Here are some of the more traditional options for lighting in the Film and TV industry. led 燈 technology is entering the market as an option that is more energy efficient, allows for variable colour temperatures and is more resilient to mishandling. LED lighting units vary with manufacturer and model but the principles are the same.

Red Head Lights

Red Head is a generic term to describe a range of lights that share two main qualities:
1. They can adjust between spot and flood.
2. They typically use an 800W tungsten halogen globe.

The example pictured here is an Arrilite 800w open-face focusing tungsten floodlight. The beam is focused using the yellow control at the back — this adjusts the reflector rather than the lamp, which should give the lamp a longer life because it is not being moved.

Blonde Lights

Blondes are typically larger, brighter redheads. Power grading can be 1000 to 2000 watts, even though the item familiarly consults to a 2000w open-face part.

HMI Lights

HMI (Hydrargyrum Medium-Arc Iodide) may be a sort of light which uses an arc light rather than an incandescent bulb to supply light.

HMI lights require a ballast, an electronic (or magnetic) device which provides the ignition pulse and regulates the arc. Being 2 to five times as efficient more efficient than incandescent lamps, hmis use less power to supply an equivalent light and run cooler. They also are balanced to 5600K, an equivalent as daylight. This makes daylight shooting easier, because you don’t got to use gels.

Halogen Work Lamp

Halogen work lamps can be purchased from most hardware stores. They are a cheap alternative to specifically designed industry lights, however are often used with industry equipment for additional effects. They can be used as primary lights, but compensations must be made as you would need to use more lights and will have issues with multiple shadows.

When in doubt, you can use lots of these to just flood the set with light. The standard ‘ideal’ lighting arrangement is three point lighting. It begins with a Key Light which is the hardest light and brightest on the subject.

The second light is the Fill Light, which is a soft light that is used to ‘fill’ the strong shadows cast by the Key Light and to raise the overall light levels.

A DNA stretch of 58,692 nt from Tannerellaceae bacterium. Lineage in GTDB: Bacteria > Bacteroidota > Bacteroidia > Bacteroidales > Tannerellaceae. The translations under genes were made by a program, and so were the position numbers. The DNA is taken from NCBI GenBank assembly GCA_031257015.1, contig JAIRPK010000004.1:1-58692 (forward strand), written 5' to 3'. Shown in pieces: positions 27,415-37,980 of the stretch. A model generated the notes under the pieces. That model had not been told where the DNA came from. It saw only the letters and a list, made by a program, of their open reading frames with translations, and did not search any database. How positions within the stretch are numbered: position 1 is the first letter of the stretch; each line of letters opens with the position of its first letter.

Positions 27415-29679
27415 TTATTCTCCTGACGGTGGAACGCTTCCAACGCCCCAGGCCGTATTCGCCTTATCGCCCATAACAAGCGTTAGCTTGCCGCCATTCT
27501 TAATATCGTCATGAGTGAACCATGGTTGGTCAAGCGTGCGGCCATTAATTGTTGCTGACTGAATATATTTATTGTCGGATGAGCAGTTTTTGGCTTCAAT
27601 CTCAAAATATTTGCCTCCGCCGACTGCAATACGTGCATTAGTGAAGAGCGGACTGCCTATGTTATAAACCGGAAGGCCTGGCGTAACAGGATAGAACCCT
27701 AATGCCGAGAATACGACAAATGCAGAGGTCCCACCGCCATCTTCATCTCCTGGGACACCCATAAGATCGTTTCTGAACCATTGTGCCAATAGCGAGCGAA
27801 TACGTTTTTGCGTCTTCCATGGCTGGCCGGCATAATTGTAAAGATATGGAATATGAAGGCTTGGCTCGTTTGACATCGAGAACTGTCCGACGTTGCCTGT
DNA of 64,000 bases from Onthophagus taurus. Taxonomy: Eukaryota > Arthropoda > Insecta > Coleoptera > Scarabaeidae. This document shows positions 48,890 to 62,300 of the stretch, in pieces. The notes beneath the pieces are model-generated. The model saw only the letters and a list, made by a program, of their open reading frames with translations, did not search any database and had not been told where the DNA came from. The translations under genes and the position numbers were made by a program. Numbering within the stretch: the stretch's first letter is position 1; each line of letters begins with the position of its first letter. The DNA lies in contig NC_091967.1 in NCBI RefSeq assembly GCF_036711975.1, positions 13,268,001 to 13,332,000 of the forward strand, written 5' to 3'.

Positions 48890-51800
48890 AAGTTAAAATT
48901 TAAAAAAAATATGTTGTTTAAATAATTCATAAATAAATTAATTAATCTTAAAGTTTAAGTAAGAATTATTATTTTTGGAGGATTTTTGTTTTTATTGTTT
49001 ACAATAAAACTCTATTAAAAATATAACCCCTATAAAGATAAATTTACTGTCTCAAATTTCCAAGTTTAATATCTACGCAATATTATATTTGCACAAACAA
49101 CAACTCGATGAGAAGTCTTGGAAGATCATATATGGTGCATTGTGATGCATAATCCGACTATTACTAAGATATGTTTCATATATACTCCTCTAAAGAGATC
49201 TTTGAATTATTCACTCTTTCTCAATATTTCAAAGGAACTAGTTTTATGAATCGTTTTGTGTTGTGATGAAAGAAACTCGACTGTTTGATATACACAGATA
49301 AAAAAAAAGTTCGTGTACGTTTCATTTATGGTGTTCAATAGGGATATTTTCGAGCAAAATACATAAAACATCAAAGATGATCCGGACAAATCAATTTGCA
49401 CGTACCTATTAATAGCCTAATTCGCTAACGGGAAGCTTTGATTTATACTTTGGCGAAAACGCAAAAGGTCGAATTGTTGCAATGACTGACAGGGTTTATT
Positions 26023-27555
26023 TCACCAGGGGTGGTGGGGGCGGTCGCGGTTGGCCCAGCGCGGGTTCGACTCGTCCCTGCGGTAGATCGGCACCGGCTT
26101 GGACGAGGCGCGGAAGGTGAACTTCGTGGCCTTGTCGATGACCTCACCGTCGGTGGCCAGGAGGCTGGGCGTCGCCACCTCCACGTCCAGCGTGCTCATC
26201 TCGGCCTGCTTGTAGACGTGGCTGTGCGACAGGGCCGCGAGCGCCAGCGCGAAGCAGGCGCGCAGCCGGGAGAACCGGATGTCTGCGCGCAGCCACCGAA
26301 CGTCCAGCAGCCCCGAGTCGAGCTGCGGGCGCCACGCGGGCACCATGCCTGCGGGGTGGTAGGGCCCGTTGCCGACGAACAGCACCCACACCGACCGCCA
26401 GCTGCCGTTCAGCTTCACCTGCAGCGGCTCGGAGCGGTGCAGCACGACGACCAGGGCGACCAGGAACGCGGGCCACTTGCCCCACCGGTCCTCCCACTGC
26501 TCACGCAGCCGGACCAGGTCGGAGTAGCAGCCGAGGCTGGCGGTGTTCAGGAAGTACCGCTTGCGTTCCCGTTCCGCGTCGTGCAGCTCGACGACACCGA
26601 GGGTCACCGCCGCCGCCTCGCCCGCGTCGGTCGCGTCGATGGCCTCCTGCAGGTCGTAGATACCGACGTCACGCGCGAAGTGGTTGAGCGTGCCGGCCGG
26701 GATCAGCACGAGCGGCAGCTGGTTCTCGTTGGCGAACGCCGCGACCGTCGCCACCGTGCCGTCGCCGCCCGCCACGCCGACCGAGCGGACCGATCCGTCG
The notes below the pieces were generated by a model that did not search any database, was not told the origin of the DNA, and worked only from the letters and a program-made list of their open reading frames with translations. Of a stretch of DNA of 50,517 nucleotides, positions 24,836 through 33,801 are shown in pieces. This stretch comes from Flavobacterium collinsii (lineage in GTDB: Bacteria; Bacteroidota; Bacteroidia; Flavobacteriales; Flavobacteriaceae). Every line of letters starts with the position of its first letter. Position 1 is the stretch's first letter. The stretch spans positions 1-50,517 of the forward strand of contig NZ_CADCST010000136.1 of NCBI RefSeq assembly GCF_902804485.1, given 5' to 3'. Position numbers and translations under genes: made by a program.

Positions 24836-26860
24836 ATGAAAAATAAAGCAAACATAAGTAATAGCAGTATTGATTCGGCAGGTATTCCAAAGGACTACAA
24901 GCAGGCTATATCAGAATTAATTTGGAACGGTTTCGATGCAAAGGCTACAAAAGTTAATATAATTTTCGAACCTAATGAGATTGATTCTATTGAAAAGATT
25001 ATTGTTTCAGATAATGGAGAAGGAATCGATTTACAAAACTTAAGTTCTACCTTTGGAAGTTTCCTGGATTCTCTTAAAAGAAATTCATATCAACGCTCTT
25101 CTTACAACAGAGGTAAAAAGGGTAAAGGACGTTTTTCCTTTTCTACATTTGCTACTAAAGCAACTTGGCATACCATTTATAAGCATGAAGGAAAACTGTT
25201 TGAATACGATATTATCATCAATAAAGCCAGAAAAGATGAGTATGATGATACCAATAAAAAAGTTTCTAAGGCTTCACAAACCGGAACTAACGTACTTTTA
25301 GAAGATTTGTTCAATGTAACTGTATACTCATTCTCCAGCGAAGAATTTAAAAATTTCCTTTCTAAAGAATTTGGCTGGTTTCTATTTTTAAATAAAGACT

The third light is the Back Light which functions to visually separate the subject from the background by creating a subtle glow around the edges of the subject.

A better image can be achieved when the led lighting levels of the background can be controlled by background lights. By controlling how everything in the scene is lit, the Director of Photography can create an image that fully utilises all the fundamental design elements and principles to create an image that achieves the desired effect on the viewer. One of the key effects is creating the illusion of depth, which helps focuses and direct the audience’s attention, creating a more engaging and interesting image.


Natural Light

When shooting indoors and there is natural light on the set, you have three options.
– Block out the light with whatever is available, practical and safe.
– Overpower the light with artificial light.
– Integrate the natural light into the scene, keeping in mind colour temperature.

These options are listed in no particular order. The decision is usually made based on practicality of the situation.


Light can be bounced off a surface to function as a Fill or Back light. A similar result can be achieved by using a reflector or just polystyrene board. If you can’t place a fill light effectively in the scene because it will be in-frame or there is no electricity, consider using a reflector to bounce the ambient light back on the subject or positioning a light so that it will throw light on the ceiling and reflect down on the subject.


If you’re filming outdoors, during the day, then the sun will most likely be the brightest, hardest light available. Without a significant lighting rig, the sun will become by default, your Key Light or your Back Light and all other lighting must work around it. When filming outdoors, all the lights and cameras should be balanced to daylight.
Reflectors are very useful for outdoors shooting as substitutes for Fill Lights.


A single light can be used for two purposes. In an interview situation with two subjects, diffuser can be cleverly used on only half of the light so that if can perform as both the Key Light on one of the subjects and the Fill Light on the other. Depending on placement of the subjects, Back Lights can double as Key Lights and Key Lights can double as Background lights.


The introduction stated that:
“The best images are made when everything is brightly lit with good use of lighting and shadow. If this isn’t possibly, make sure that everything is equally bright. This second option is often referred to as flooding the set with light or ‘flat’ lighting. Lastly, the poorest images are captured when no attention is paid to the lighting.”
Shadows add depth and emotion to the image. These are two elements that make a more engaging image.

It is, in order of preference, that:
1. Shadows are well used
2. Shadows are eliminated
3. Shadows are badly used

Audiences are more accepting of having no shadows in a scene than having bad shadows.


Photography and Film, like painting, is set in a two dimensional medium. Creating the illusion of depth always adds a wow factor and can be used to direct the viewers’ attention.

By facemag